By John Wick
Traditional approaches, The Noose
I often write about technologies that can help educators be more effective in the classroom. However, I’ve rarely taken the opportunity to speak directly to my compatriots in the Information Technology [IT] field of education. Tonight, I woke from a sound sleep and felt compelled to let loose some thoughts. It is my hope that they encourage constructive dialogue and intellectual reflection. I tend to have strong opinions when it comes to technology and how best to implement it in education. I believe in empowering educators to make the most of the technology at their fingertips. Few would argue that a teacher should be restricted in their ability to make the most of their resources to help students learn. Yet, I find that the traditional IT approach has been to lock down computers, restrict installation of new software, and to block URLs behind firewalls that treat our teachers as if they were incapable of making good decisions about their use of technology.
I was born in an interesting time. I remember learning to type on a typewriter, yes with those hard-to-push keys that made your little fingers ache for hours. I also remember the first time computers were brought into the classroom… Oregon Trail any one? I grew up, not playing sports, but attending night classes with my father to learn how to program in GW BASIC on our commodore 64. I lived during the time of the BBS (bulletin board systems) when a 300BPS modem could take an entire night to download a game or photo. I remember resisting the Internet and thinking that the BBS system would hold its own and my slow conversion to embracing the Internet. Self-taught HTML was a fun pastime. I offer you these memories, because I want you to know where I come from. I don’t believe there is a digital native or a digital immigrant. There are simply those willing to try to learn technology and those who aren’t. With the rate of technological advances, wouldn’t we all be considered immigrants anyway?
My background has afforded me the opportunity to work with many people in IT (not just in the education field). I’ve been known to bypass networks, crack a WEP key or two in order to test the security of my home network, I know the reasons for security in technology (especially in education). However, the traditional business world approach to IT has been to lock down systems so tight that the IT person can easily diagnose problems, solve them, and put little effort into tracking down what may have gone wrong. This approach may work well for the business world, however, in education, it tightens the noose around teachers’ necks. The ubiquitous image of the IT professional (portrayed well on Saturday Night Live) as a person in a white shirt who looks at a screen and tells the person having difficulty to “MOVE” so that he may quickly enter two commands that fixes the problem is prevalent among most business IT professionals. How then do we (IT professionals in education) make a difference?
Turning IT Upside Down
I argue that we need to turn IT on its head. That means we don’t lock down our teachers’ computers so tight that they cannot pull up a useful video from YouTube that would enhance their students’ learning. We shouldn’t lock down their systems so that they can’t install new software that may, in fact, make them more productive. I know the arguments… If a teacher installs software it may compromise their system… Blocking sites like YouTube is important so that teachers don’t waste time with useless videos… These arguments may work for the traditional IT person who wants to maintain strict control over all technology within his or her domain, however in the realm of education it only tightens the noose and, just like the way the cell phone companies have throttled their bandwidth, we too essentially restrict our fellow educators’ ability to teach. I also argue that sites like YouTube can be extremely useful to students as long as policies and monitoring is put in place to ensure the protection of our students and that the work they perform is of educational value.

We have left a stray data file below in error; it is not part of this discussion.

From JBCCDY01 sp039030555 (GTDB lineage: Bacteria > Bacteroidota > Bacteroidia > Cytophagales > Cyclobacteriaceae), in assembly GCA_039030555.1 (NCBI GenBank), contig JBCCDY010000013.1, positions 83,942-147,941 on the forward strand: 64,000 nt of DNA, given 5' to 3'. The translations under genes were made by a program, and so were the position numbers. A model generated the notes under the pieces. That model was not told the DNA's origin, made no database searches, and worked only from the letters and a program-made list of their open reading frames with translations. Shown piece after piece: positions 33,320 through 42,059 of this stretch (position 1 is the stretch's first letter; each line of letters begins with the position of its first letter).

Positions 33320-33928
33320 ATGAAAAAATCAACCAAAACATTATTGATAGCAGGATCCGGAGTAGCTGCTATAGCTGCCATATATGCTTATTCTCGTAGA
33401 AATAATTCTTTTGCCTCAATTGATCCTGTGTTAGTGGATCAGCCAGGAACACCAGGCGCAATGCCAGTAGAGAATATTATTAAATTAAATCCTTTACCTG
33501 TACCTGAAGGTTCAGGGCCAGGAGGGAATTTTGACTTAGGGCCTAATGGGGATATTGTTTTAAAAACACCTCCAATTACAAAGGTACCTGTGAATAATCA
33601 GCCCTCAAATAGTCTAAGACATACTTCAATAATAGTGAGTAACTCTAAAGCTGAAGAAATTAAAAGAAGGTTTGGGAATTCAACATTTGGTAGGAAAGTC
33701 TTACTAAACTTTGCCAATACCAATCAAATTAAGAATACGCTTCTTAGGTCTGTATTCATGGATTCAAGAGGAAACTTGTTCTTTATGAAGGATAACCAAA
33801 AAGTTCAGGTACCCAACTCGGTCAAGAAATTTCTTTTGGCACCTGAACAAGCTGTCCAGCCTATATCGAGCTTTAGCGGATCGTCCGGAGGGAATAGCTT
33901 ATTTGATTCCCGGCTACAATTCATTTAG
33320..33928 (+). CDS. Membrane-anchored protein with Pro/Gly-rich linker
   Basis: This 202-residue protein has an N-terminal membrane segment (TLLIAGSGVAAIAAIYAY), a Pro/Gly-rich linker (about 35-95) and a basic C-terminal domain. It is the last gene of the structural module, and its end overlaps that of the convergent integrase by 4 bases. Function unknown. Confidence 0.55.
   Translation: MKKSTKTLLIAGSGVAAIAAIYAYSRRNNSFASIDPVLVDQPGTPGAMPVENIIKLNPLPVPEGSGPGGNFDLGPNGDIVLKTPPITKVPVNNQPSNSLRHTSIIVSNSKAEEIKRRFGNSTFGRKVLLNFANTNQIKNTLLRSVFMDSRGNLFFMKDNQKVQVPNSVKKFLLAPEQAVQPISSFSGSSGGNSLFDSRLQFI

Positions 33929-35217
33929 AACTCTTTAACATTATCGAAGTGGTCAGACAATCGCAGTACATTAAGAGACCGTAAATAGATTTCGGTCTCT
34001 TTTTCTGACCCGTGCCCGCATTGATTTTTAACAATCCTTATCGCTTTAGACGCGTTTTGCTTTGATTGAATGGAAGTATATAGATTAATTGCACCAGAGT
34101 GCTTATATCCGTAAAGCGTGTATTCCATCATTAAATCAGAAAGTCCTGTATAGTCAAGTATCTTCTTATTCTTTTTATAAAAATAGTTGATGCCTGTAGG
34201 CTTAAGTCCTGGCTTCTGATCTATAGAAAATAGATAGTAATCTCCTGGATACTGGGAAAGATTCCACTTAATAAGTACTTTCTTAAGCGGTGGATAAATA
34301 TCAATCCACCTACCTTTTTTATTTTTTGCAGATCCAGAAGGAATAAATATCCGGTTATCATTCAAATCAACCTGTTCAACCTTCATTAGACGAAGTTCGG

The key is to ensure that we empower our teachers. Will they make mistakes? I’m sure of it; after all, we do as well. However, these mistakes are valuable learning experiences and training our teachers in the use and implementation of technology can mitigate mistakes. Taking the time to work with our teachers instead of pushing them aside and solving the problems for them like a magician in an ivory tower will help them to make wise decisions. I challenge my fellow education IT colleagues to cut the noose from around our teachers’ necks. Yes, this may mean you’ll have to format someone’s hard drive at some point and reinstall the OS etc. There will be headaches; there will be challenges. However, I believe that the true spirit of the IT professional is one that loves a challenge. Those of us who have the knowledge to bypass firewalls and utilize systems despite the noose that others attempted to place around our necks know that there is liberation in being able to make our own decisions about how to improve our productivity. We owe it to our teachers to do the same. After all, the end result is that our students will improve their learning because we took a chance on helping our educators understand and responsibly use the technology we give them
As always I welcome your comments and thoughts…